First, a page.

Over the last two or three years, our primary school has introduced a number of behaviour incentives – for both ends of the scale. In the past, they gave out certificates to one person per class for doing something well that week – it could have been a good piece of work or it could just have been someone who was usually naughty behaving themselves a bit better. The theory was that every kid in the school would get a certificate over the course of the year. They tended to work on the principle of ‘naughty kids first’ and my kids would often be moaning in May that they STILL hadn’t had a certificate.
More recently the school has introduced special letters for exceptional behaviour or outstanding work. There is no gurantee a child will ever get one of these, and teachers award only about two per term. My son has actually had two of these and my daughter received her third just the other day. At the other end of the scale, there is detention and letters home for particularly bad behaviour – either one-off incidents or continual low-level bad behaviour.
Just before the end of term, the latest incentive was announced in the school newsletter – a book where the names of the most outstanding children would be recorded. The book would be kept in school forever and would be a permanent record for the future. The school would get in touch with parents to let them know if their child had been selected for the book. Somehow I thought one of mine would and for the next few days it was at the back of my mind – had one of my kids been selected, when would I hear?
I thought they both stood a pretty good chance, but, despite my son being head boy and getting into the top grammar school, I felt my daughter was the most likely. There’s something about my daughter and it’s hard to put your finger on it, but she’s something special. Her determination and work ethic are second to none and her behaviour is impeccable at all times. And she manages all of this while still being well-liked and not in any way geeky or weird. She has an aura. She almost shines. She is something quite incredible. She is just the sort of person anyone would be proud to call a daughter, and any teacher would be over the moon to teach. The phrase most used by teachers is ‘a joy to teach’.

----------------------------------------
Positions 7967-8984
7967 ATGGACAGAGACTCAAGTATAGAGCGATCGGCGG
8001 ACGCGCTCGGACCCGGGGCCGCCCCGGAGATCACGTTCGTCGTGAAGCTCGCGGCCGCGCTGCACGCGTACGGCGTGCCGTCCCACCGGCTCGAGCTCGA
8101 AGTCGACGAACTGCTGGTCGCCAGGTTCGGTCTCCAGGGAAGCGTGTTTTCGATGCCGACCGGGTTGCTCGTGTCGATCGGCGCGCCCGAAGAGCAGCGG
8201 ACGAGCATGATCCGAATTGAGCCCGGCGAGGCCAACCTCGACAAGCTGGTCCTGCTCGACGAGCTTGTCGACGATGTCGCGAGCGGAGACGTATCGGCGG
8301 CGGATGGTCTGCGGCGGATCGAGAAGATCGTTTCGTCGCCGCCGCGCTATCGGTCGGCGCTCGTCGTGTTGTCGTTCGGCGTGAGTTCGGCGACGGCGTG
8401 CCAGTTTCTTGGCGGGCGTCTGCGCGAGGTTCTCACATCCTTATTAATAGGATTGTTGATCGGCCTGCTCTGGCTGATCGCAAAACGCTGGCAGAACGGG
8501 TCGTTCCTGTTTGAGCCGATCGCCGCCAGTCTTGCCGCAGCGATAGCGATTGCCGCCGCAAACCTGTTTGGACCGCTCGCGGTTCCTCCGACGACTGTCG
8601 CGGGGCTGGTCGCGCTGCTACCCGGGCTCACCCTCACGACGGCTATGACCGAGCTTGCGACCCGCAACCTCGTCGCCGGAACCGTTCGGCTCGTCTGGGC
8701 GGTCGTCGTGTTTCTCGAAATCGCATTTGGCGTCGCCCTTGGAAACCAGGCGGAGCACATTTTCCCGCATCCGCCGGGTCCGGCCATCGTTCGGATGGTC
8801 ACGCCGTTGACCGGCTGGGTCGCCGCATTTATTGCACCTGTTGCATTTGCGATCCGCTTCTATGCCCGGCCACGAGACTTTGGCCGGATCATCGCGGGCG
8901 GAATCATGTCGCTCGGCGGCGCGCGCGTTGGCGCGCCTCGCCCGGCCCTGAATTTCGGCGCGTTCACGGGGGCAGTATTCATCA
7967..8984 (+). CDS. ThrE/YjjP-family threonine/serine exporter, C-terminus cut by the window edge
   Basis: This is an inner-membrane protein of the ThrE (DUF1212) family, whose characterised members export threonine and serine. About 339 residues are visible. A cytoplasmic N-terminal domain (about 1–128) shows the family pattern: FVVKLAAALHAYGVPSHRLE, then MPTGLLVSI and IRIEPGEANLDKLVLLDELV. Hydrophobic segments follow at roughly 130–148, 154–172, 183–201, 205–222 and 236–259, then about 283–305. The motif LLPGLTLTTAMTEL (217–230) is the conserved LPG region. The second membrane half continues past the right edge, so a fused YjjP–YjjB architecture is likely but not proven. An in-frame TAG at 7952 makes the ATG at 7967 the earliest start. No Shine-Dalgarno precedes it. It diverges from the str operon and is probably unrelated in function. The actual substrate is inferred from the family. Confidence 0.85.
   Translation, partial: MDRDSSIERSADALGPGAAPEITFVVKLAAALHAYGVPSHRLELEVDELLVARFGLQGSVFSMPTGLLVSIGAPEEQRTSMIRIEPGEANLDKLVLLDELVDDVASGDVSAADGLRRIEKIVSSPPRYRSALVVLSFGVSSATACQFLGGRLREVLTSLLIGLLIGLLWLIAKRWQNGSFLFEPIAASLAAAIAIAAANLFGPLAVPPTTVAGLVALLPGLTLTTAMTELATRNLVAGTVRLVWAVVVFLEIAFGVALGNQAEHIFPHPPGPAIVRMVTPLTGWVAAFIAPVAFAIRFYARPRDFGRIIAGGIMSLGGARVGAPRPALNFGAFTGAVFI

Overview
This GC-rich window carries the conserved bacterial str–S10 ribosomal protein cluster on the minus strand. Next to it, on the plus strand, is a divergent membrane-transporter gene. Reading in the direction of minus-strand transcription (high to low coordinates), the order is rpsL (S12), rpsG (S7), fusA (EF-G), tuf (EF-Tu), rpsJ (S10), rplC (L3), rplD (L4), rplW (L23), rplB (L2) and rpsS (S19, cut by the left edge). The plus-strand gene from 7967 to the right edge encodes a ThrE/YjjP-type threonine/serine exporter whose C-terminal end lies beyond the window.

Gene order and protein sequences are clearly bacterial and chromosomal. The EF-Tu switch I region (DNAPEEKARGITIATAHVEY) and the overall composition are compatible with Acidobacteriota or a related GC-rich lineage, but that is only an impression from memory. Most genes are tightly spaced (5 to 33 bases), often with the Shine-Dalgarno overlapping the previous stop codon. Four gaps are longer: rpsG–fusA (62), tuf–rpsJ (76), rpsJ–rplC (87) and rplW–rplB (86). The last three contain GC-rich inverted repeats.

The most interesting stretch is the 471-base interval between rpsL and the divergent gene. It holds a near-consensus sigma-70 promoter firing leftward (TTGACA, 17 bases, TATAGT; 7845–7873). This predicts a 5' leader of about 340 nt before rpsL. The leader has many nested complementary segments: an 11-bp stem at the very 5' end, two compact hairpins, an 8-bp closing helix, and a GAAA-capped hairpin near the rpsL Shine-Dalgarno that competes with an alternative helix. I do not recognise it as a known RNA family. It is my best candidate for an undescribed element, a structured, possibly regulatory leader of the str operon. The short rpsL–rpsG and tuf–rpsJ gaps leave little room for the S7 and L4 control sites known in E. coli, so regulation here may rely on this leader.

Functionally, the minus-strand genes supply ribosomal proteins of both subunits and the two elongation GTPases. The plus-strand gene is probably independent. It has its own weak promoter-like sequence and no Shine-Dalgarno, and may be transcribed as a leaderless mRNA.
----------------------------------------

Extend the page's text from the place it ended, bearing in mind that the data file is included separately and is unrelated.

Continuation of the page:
And so the letter arrived. Sure enough, my daughter had been selected among the very first children to be recorded in the special book. We were invited to assembly to see her and were to tell nobody, so that it would be a surprise on the day. I hardly need to tell you that there were tears in my eyes when I read the letter.
I took my seat at the back of the assembly hall with my husband and the other parents. My daughter walked in and pulled a face which said ‘what are you doing here?’. None of the kids had any idea. The headteacher introduced the book and told everyone how each teacher has nominated a child for a special award for the term and their names and the reasons for nominating them will be recorded in the book forever. The award is for children who go above and beyond what is expected of them – in their behaviour, their attitude to work and everything else.
As he called each child up, he read the words in the book and gave them their certificate and a special badge they get to wear for the next term. My daughter’s certificate reads: Has been recognised for beautiful behaviour and a consistently fantastic attitude towards her learning.
Then the head asked the individual teacher to say a bit more about why they have nominated the child. I tried so hard to remember my daughter’s teacher’s words, but she just said so much and it was all so lovely and heartfelt. It really brought tears to my eyes. She said about what a joy she is to teach, what a good role model she is to the class and to the whole of the year group. She talked about how grateful she is to be teaching my daughter for a second time (she also taught her in year 2, it’s very unusual for a teacher to teach a child at our school twice) and concluded by saying she’s a star. She said so much more and I just can’t remember it all. It felt to me as if she’d said more and with more conviction than any of the teachers.
Afterwards, several other teachers and TAs came over to congratulate my daughter and tell her how well-deserved the award was. Although she’s a confident girl, with a lot of self-belief, she was very modest and seemed faintly embarrassed about the award.
My kids have had a fair number of certificates over the years, but this one seems extra special. This one is going in a frame.
Once again, I am so proud of my daughter. She is an amazing girl.